North Wales Strikes Gold


Blodyn Aur, meaning Golden Flower, is the first Welsh rapeseed oil; Welsh grown; Welsh pressed and Welsh bottled. Blodyn Aur is the brainchild of farmers Llyr Jones, Bryn Jones and Medwyn Roberts, as well as Geraint Hughes, a former student of Bangor. The oil is pressed near Llanfihangel Glyn Myfyr, near Corwen. They sell their bottles in 250ml and 500ml glass bottles, as well as larger 2.5L and 5L plastic bottles. It is currently stocked in all ASDA stores across Wales, but can also be bought online from

Rapeseed oil is part of the culinary zeitgeist. In the 2003/2004 season, 36 million tonnes were produced worldwide but by 2011, that number had increased to 58 million. To give some perspective, the U.K was responsible for just 60,000 metric tonnes in 1975 but by 2009, its production levels had risen exponentially; it currently stands at a little over 2 million tonnes p.a. Features that make rapeseed oil so popular include its nutty flavour, as well as its lightness in comparison to heavier oils such as olive. In this particular case, everything is Welsh. The seeds are sourced from local farms and interfered with as little as possible; nothing is extracted or added to the oil, yet it still has a shelf-life of at least nine months. Personally, I think this is one of its most impressive attributes; unlike rapeseed oil, olive oil turns rancid if kept in a bottle for more than three months (one way to test if your olive oil has turned rancid is to smell it. According to, if it smells like crayons, peanut butter or anything that isn’t naturally olive-y, it’s gone bad.)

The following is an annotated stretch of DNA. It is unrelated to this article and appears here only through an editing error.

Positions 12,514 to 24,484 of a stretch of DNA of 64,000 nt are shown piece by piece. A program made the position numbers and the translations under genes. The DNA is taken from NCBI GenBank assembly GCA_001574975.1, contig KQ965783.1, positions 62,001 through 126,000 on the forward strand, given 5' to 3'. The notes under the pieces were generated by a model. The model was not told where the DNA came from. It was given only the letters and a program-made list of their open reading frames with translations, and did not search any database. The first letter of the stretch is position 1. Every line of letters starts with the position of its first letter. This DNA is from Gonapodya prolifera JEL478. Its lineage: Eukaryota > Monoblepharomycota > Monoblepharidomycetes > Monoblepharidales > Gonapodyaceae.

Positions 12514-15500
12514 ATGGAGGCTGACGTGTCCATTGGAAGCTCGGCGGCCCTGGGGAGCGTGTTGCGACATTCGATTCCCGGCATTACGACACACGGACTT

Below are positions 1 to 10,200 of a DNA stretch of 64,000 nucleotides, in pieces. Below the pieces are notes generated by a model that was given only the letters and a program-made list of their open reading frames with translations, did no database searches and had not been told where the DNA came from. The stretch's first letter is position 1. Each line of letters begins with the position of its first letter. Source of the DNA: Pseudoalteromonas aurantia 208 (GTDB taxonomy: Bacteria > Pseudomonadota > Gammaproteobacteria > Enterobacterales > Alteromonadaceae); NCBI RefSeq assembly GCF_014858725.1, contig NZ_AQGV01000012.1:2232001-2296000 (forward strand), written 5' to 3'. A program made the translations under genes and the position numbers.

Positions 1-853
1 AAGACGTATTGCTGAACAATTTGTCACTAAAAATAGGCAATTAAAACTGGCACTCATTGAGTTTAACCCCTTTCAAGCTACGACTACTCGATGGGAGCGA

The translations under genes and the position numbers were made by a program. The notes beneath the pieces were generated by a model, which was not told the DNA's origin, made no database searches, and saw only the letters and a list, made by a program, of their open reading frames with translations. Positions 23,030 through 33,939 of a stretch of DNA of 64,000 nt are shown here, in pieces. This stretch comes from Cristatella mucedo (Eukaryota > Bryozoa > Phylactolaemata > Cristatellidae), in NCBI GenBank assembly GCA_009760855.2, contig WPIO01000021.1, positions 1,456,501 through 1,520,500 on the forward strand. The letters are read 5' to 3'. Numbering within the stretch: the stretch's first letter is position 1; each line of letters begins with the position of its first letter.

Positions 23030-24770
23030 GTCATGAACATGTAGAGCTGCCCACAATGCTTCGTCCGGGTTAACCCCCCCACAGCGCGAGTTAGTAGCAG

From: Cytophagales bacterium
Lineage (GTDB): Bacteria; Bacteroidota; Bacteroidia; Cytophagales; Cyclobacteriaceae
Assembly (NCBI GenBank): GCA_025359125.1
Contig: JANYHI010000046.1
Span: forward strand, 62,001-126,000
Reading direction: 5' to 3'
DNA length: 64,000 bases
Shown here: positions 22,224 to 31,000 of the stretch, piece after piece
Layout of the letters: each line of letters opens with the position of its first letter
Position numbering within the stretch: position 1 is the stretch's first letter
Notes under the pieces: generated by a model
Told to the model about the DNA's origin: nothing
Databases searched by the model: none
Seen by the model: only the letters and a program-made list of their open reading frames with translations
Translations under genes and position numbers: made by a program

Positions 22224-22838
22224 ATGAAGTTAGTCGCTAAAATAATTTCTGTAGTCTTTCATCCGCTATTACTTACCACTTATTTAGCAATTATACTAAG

Blodyn Aur is expanding. It recently launched a brand of crisps, Jones o Gymru, featuring flavours such as welsh mature cheese and onion, salt and vinegar and sea salt (in both cases the salt comes from Halen Mon, the featured sea salt from Anglesey.) A partner of Jones o Gymru is currently located in the university, researching blight resistant potatoes. Keep an eye out for the Sarvari Research Trust. You can find the crisps in the Belle Vue and Welsh ASDA stores, as well as Welsh Tescos from June onwards.

Rapeseed oil is lauded by chefs across Britain, with Raymond Blanc’s Le Manoir aux Quat Saisons using it heavily in its kitchen. There are many reasons as to why it’s so popular amongst chefs and cooks; rapeseed oil has about half the saturated fat found in olive oil and a particularly high flash point, meaning it can handle high temperatures without blazing. This makes it a very diverse oil, perfect for salad dressings, roasting potatoes or as a substitute for butter in dishes like apple crumble.

I really can’t speak highly enough about the benefits of rapeseed oil, in particular this Welsh one. What could be better than swapping an imported Italian or Greek olive oil for a locally grown and pressed oil that is not only good for the country but for your health, too?


Have your chance to win Jones o Gymru crisps by answering this simple question – what colour is the rapeseed flower? Email your answer to . The first 5 correct answers will be the winners.


About Author

I'm a 21-year-old student in my final year of an English Literature degree. I'm currently the food and drink editor for the paper because of my passion for all things food related. Following on from an essay on George Orwell's portrayal of food, I'll soon be starting my dissertation on the use of food in literature set in 1920s Paris. Feel free to send me an email if there's a restaurant, café or bar in North Wales that you've particularly enjoyed and I'll be sure to check it out.

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